An unexpected evening . . . in more ways than one
Here in Lubbock, modelers really enjoy a great indoor flying facility. Not only is the facility spacious but it is also conveniently located next to I-27 and affordable. Whatever challenges, problems, or situations we might face at the site, they are typically attributed to our own ineptitude. And such was the case for me last Tuesday evening.
To be sure, flying is not new to me. I had been in the modeling hobby since childhood days and continued intermittently throughout adulthood. The amount of time spent in the hobby, however, always had to be compromised with school and then later with family and work responsibilities. So, only when life permitted, did I find time to hone in my skills and attempt to fly competitively. Recently, after retiring, I heard that Lubbock had indoor RC flying and I wondered whether this would be the venue for my latest return to the hobby I love so well.
I did what most of indoor fliers probably do. I invested several months to learn about electric motors, how the indoor planes were constructed, and to watch how others fly the models within a confined air space. Then when I started indoor flying months ago, I also accumulated my share of unspeakable mistakes such flying into the walls, basketball backboards, and other architectural obstacles. But, on the Tuesday evening of March 13th, I thought I had moved past the learning stage and was ready to advance to higher heights of indoor flying (no pun intended). I arrived early at the facility with the expectation of checking some of the more advanced characteristics of my newly constructed F3P aircraft. After a few minutes of some preliminary trim checks, I progressed through inspection of inverted flight and several other basic maneuvers when I noticed that flying on the knife edge with left rudder was accompanied by a strong pull to the belly. So I landed and added clay to the nose in an attempt to correct the adverse tendency. Simultaneously, I thought that I should also examine the effect that the added nose weight would have on the pitch control. So after a quick knife-edge test, I made a straight, level pass and commenced in what I had anticipated would be a large inside loop. The plane rose in a graceful half circle as expected. Then as I shifted my eye direction to anticipate the plane’s downward flight trajectory, I heard an abrupt “thump” followed by dead silence. My heart sank as I understood the implications. Rather than complete the loop, my plane struck a rafter. Moreover, the plane was stuck.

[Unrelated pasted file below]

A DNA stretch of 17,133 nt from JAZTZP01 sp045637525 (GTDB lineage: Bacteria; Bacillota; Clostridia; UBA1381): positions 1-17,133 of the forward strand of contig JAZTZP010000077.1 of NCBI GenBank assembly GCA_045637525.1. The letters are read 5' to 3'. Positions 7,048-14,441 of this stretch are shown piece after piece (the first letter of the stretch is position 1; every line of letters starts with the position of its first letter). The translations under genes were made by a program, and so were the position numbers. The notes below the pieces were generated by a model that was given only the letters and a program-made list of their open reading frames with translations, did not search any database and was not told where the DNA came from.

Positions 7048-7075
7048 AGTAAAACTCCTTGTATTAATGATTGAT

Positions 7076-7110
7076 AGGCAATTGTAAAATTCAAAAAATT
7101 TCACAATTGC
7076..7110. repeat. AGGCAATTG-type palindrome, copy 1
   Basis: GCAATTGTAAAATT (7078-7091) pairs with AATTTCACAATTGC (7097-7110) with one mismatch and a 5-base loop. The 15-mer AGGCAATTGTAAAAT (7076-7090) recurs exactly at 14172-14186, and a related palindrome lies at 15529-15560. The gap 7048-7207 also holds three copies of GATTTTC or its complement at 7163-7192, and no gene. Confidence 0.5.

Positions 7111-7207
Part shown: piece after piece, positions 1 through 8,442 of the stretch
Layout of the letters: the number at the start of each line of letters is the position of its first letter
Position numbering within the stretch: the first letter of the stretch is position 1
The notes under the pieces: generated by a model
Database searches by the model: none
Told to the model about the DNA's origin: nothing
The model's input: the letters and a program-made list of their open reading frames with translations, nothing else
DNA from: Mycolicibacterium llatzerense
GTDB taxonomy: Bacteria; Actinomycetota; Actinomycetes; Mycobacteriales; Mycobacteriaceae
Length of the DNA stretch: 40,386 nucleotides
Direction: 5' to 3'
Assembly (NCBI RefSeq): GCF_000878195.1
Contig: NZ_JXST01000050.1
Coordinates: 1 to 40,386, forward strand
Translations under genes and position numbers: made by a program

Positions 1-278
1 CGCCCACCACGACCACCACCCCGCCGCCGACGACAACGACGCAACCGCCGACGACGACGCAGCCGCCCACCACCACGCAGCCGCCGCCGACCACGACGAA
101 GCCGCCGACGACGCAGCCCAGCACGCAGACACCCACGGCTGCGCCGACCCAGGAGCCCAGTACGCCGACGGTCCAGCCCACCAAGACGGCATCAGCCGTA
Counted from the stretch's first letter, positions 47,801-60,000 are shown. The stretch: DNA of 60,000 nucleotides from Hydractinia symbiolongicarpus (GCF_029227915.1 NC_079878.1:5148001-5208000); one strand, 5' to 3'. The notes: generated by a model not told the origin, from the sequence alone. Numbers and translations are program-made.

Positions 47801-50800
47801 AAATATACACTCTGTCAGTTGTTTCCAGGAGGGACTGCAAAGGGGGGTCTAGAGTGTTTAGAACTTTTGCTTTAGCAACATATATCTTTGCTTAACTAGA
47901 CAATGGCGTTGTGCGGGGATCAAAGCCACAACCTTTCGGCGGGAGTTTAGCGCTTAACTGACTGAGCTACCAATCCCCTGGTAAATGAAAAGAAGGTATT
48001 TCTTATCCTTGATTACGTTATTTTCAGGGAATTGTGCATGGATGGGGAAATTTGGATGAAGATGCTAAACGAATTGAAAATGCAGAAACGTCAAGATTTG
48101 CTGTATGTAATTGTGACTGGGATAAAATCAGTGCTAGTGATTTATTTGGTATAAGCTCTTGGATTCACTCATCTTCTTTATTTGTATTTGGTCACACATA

My plane was stuck so high on the rafters that firemen would probably not risk their lives to retrieve a model airplane. The reality was unmistakably clear. I could only walk back toward the pit area in shock. My head hung low as depression set in. That is when I saw Gary approach me. In a calm voice, Gary said something to the effect that he could help. I don’t remember his exact words as I was loss in my own thoughts. But I remember that Gary's words sounded reassuring and probably conveyed more optimism than anything I could imagine. With a transmitter in one hand and an RC model in the other, Gary accompanied me back to the approximate area where my plane was stuck. Because the plane had struck the rafter at the top of the loop maneuver, I suggested that a nudge from the front would probably dislodge the plane. He visually appraised the situation, turned on radio and motor, and, in what seemed like just a second or so, flew straight up to the rafters, and brought my plane to the floor. I stood there momentarily speechless. The apparent ease and speed of solving my problem was striking. It was like the feeling of a dying man who awakens following surgery to discover he can now pursue a productive life again. Such events just don’t happen often.
Call it lucky or whatever you wish. I only know that I am extremely fortunate and grateful . . . so grateful that I want to share this story with everyone. So, if I failed to express my appreciation adequately that evening, thank you Gary!
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